JAVA is the most densely populated island of several thousand that make up the nation of Indonesia, the fourth largest nation in the world, located in the Indian Ocean off the coast of Southeast Asia. The GAMELAN is a large ensemble of bronze keyed instruments and gongs, plus a xylophone, bowed lute, zither, and flute. Gamelan music is highly polyphonic, with a wide expressive and dynamic range. Choral and solo vocal parts are included in some compositions, and the principal performance context is to accompany the all-night puppet drama known as WAYANG. Performances are drawn from the great Hindu epics, the MAHABHARATA (the good Pandawas against their evil cousins, the Korawas) and the RAMAYANA (the story of Rama, in which his wife Sinta is abducted by Rahwana and retrieved with the aid of brother Lesmana and the great white ape Anoman (Hanuman).

                                   The Oberlin gamelan performing in May 2010

Oberlin's Javanese Gamelan is a full double gamelan, meaning that it includes two sets of instruments, one tuned to SLENDRO, with 5 tones widely spaced, and the other to PELOG, with 7 tones unevenly  spaced. Our gamelan was acquired in two stages. The Slendro instruments were bought from an ethnic  Chinese merchant family in Malang, East Java, in 1970, through the auspices of Dr. Judith Becker, University of Michigan. They were already old, having been used for decades before they were sold. The Pelog instruments were custom made for Oberlin and delivered in 1984.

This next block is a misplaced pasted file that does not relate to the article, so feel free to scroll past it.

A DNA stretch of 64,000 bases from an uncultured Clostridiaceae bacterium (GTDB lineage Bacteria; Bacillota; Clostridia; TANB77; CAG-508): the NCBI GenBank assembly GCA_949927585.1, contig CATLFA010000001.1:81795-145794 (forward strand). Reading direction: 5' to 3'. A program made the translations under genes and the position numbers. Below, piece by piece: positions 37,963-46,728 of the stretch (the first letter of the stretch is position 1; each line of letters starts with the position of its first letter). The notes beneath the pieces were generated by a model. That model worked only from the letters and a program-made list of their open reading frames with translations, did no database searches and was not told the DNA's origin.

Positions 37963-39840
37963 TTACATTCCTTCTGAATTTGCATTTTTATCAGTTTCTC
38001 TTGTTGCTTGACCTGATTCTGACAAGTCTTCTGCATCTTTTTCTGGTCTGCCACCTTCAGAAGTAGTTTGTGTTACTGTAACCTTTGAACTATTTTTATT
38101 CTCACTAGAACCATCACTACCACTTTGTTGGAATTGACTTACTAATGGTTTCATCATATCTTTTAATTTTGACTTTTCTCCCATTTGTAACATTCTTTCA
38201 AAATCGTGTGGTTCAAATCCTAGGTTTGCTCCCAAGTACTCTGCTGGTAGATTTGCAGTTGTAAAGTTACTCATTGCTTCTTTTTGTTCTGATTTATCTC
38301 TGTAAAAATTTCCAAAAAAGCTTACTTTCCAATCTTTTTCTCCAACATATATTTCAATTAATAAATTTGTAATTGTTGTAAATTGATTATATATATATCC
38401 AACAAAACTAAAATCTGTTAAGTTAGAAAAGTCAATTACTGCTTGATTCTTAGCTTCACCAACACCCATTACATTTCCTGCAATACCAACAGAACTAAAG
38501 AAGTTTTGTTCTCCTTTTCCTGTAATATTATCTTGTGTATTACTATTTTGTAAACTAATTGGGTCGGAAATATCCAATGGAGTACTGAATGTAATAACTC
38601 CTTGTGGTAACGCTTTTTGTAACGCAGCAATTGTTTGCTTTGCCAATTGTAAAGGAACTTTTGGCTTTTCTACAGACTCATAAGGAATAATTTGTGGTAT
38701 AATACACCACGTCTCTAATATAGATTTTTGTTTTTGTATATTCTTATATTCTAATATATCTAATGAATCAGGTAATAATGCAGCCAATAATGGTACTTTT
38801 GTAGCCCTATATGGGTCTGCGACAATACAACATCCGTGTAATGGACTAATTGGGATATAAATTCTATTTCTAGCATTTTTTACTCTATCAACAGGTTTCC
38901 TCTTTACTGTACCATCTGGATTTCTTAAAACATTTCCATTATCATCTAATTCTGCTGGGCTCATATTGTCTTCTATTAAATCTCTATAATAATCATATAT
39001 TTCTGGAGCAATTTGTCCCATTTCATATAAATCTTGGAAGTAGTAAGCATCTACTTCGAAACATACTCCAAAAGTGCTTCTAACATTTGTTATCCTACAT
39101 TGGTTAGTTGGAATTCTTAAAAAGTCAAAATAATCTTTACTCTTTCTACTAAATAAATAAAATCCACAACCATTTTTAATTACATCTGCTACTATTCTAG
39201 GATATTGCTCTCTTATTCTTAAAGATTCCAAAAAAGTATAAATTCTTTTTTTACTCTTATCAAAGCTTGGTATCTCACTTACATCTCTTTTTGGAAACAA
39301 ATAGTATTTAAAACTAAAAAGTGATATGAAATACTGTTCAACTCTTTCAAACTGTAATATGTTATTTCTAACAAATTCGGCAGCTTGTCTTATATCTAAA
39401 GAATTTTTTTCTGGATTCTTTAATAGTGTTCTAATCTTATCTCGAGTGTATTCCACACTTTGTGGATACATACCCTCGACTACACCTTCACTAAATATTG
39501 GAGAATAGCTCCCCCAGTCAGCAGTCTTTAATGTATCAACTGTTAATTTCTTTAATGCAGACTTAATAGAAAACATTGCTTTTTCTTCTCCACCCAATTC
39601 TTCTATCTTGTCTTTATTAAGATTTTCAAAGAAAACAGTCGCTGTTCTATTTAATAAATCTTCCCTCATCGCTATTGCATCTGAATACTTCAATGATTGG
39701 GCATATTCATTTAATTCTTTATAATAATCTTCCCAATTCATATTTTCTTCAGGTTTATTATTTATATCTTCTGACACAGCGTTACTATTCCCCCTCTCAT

In Java, a gamelan typically has a proper name. Oberlin's gamelan was named "Kyai Barleyan," or Venerable Diamond, by the first Javanese visiting instructor to teach here, a Shansi Faculty Fellow, R. M. Wasistodinigrat, in 1978. He chose the name because it resembled the sound of "Oberlin."

Oberlin's first resident gamelan teacher was Molly Johnson, who now works in the Conservatory library cataloging the new jazz collection.  Over the years, several visiting instructors from Indonesia have taught at Oberlin: Sri Djoko Raharjo (1983 and 1984), Mas Ratno (1985), and Mas A. L. Suwardi (1986 and 1987). An American gamelan specialist, resident in Java, Ed Van Ness, also taught gamelan in 1981 and helped procure the Pelog instruments after his return to Java. Another American specialist, René T. A. Lysloff, taught the gamelan in 1989, and Marc Benamou, OC '79 directed the ensemble in 2000.   In other years between 1988 and 2005 the ensemble was taught by Prof. Roderic Knight.  

In 2007 Jennifer Fraser, Asst. Professor of Ethnomusicology, took over leadership of the gamelan.  It is now offered on a continuing basis.  

Below are photos of the Oberlin Gamelan with Mas A. L. Suwardi. Click on a picture to enlarge it. In the enlarged view, point at an instrument to reveal its name. (This can be used as a self-test if you are trying to learn the names.)           --> Thanks to Elio Trabal '04 for this interactive website.